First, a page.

The annual meeting of the American Urological Association was held from May 19 to 23 in Atlanta and attracted more than 12,000 participants from around the world, including clinicians, academicians, allied health professionals, and others interested in urology. The conference highlighted recent advances in the prevention, detection, and treatment of urologic conditions, with presentations focusing on the advancement of urologic patient care.
In one study, Kelly Johnson, M.D., of the Robert Wood Johnson University Hospital in New Brunswick, N.J., and colleagues identified a link between secondhand smoke exposure and bladder irritation in children.
"We evaluated 45 children between the ages of 4 and 17 years with bladder irritation. We divided these children into groups based on symptom severity (very mild, mild, moderate, and severe)," Johnson said. "Children with more significant exposure to secondhand smoke had a higher degree of bladder irritation. We found that 28 percent of the children with urinary dysfunction evaluated had exposure to secondhand smoke, which is 13 percent higher than the New Jersey statewide average."
Overall, children with greater exposure to secondhand smoke had higher symptom severity scores, especially children between 4 and 10 years of age.
In another study, Alayne Markland, D.O., of the University of Alabama in Birmingham, and colleagues evaluated a large U.S.-based population of men who served in the U.S. Armed Forces to determine whether these men had a higher risk of urinary incontinence.
"We found that men who served in the U.S. Armed Forces had higher rates of urinary incontinence or bladder leakage. Even after adjusting for confounding factors we found that men younger than age 55 years had higher rates of urinary incontinence compared to older men," Markland said. "Practicing clinicians should consider asking men about urinary problems, including urinary incontinence, especially in men who have had military exposure and served in the armed forces."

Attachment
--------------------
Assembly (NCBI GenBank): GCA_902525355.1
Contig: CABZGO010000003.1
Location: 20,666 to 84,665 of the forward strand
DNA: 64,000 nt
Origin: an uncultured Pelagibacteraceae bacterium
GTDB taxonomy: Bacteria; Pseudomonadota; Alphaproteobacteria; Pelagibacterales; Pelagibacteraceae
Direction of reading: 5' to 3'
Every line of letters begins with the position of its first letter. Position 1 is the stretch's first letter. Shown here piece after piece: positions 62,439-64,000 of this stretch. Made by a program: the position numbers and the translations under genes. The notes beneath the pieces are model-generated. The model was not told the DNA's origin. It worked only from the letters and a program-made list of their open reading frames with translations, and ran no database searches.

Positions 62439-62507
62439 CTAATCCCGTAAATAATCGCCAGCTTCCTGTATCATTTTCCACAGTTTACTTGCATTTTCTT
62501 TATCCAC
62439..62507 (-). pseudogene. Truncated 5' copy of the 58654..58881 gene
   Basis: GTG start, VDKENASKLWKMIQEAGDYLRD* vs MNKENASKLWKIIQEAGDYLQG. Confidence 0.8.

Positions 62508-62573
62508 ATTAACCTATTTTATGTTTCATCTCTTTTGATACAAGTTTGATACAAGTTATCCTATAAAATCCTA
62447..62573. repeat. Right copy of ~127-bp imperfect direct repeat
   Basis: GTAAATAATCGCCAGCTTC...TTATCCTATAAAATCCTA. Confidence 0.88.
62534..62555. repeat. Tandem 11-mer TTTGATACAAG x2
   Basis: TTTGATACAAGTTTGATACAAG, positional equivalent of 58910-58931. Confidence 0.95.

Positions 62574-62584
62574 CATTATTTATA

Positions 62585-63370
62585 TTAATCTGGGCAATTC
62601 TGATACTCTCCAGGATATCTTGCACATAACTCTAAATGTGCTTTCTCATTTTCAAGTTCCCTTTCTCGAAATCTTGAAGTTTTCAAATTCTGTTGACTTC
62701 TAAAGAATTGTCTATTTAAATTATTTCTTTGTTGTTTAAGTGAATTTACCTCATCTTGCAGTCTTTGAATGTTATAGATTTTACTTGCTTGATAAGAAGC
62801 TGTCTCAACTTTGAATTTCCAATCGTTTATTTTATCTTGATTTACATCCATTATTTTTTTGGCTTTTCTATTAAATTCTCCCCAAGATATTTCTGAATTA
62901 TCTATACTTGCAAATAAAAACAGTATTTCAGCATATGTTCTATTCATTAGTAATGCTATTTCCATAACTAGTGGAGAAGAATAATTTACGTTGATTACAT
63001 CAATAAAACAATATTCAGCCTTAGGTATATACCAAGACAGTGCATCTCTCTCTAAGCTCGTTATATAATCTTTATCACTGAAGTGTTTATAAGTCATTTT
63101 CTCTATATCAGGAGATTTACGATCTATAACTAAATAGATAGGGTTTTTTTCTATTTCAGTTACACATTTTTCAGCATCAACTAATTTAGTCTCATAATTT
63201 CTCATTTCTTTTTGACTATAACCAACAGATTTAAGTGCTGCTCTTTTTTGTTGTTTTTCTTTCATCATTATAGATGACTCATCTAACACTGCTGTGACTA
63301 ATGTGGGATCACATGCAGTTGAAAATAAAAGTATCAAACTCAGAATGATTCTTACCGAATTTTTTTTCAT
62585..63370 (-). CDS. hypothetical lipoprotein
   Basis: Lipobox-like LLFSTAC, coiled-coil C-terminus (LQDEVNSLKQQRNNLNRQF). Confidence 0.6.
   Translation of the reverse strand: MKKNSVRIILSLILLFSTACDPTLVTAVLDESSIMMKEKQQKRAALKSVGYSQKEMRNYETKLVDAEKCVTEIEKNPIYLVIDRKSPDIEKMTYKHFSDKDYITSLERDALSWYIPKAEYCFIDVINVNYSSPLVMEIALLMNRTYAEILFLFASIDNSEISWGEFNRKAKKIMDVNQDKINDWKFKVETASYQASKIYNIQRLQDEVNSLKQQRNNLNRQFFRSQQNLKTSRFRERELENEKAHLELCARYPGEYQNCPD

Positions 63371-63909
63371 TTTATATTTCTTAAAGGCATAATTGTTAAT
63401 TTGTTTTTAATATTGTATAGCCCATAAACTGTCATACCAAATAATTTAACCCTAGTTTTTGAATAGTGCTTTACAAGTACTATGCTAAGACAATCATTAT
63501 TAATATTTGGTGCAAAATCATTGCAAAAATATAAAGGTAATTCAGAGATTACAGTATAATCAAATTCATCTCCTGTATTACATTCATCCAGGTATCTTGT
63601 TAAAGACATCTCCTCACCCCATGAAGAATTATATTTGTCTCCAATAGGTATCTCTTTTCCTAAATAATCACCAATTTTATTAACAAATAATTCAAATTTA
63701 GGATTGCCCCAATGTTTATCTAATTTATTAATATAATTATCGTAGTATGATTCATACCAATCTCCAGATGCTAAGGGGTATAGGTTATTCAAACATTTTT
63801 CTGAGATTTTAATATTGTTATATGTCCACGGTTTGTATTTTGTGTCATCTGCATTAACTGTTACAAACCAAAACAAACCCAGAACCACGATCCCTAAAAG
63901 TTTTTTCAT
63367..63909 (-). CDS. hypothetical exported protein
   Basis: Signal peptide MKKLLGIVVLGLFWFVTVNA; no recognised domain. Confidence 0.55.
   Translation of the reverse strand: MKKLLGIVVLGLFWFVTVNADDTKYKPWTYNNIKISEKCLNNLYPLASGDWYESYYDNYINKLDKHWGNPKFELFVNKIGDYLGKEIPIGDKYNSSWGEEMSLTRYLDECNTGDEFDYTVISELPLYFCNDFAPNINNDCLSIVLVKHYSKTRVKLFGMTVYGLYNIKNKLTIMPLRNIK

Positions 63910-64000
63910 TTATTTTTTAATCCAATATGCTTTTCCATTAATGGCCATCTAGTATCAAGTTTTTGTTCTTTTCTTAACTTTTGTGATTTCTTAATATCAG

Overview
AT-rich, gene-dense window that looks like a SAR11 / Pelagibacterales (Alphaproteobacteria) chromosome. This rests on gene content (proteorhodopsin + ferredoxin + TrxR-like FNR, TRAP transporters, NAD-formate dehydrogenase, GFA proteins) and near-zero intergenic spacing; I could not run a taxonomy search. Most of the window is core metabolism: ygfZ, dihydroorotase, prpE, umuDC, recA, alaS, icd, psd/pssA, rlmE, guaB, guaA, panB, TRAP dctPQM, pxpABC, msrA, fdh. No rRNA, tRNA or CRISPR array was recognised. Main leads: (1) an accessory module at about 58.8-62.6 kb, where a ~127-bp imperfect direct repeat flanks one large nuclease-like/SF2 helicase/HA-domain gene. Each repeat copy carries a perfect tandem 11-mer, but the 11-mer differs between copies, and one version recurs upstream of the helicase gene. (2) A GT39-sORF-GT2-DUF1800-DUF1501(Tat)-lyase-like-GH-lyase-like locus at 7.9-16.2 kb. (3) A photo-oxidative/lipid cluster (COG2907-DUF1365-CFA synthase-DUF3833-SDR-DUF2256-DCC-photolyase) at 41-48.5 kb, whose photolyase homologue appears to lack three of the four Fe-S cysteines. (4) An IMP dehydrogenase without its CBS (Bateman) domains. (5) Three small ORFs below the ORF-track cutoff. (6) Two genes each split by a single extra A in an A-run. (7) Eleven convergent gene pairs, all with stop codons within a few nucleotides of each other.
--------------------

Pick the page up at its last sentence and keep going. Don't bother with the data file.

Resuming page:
Brian Helfand, M.D., of the Northwestern Memorial Hospital in Chicago, and colleagues evaluated whether personalized prostate-specific antigen (PSA) screening using genetic variants prevented unnecessary biopsies.
"We recently completed a genome-wide association study and found four genetic variations (single nucleotide polymorphisms [SNPs]) associated with either increased or decreased PSA secretion," Helfand said. "Individuals with all four genetic variations were more likely to produce higher amounts of PSA as compared to those who had none of the genetic variations."
The investigators also aimed to genetically correct PSA levels in high and low PSA producers in an effort to decrease the number of men requiring biopsy.
"We found that by implementing genetic correction of a man's PSA levels, we could possibly save between 180,000 to 220,000 men from undergoing an unnecessary biopsy in the United States, annually," Helfand said. "Currently, without correction for the SNPs, approximately 15 to 20 percent of the general male population may undergo delayed or unnecessary biopsies and we can reduce that with this new genetic approach. These genetic efforts improve upon the performance of PSA testing and provide a novel way to personalize prostate cancer screening."
AUA: Prevalence of Kidney Stones in U.S. Is 8.8 Percent
THURSDAY, May 24 (HealthDay News) -- The prevalence of kidney stones has increased in the United States, with obesity and diabetes correlating strongly with a history of kidney stones, according to a study published online March 31 in European Urology and recently presented at the annual meeting of the American Urological Association, held from May 19 to 23 in Atlanta.
AUA: Male Pattern Baldness Predictive of Prostate Cancer
TUESDAY, May 22 (HealthDay News) -- Male baldness is associated with prostate cancer, with more severe balding patterns more strongly associated with cancer, according to a study presented at the annual meeting of the American Urological Association, held from May 19 to 23 in Atlanta.
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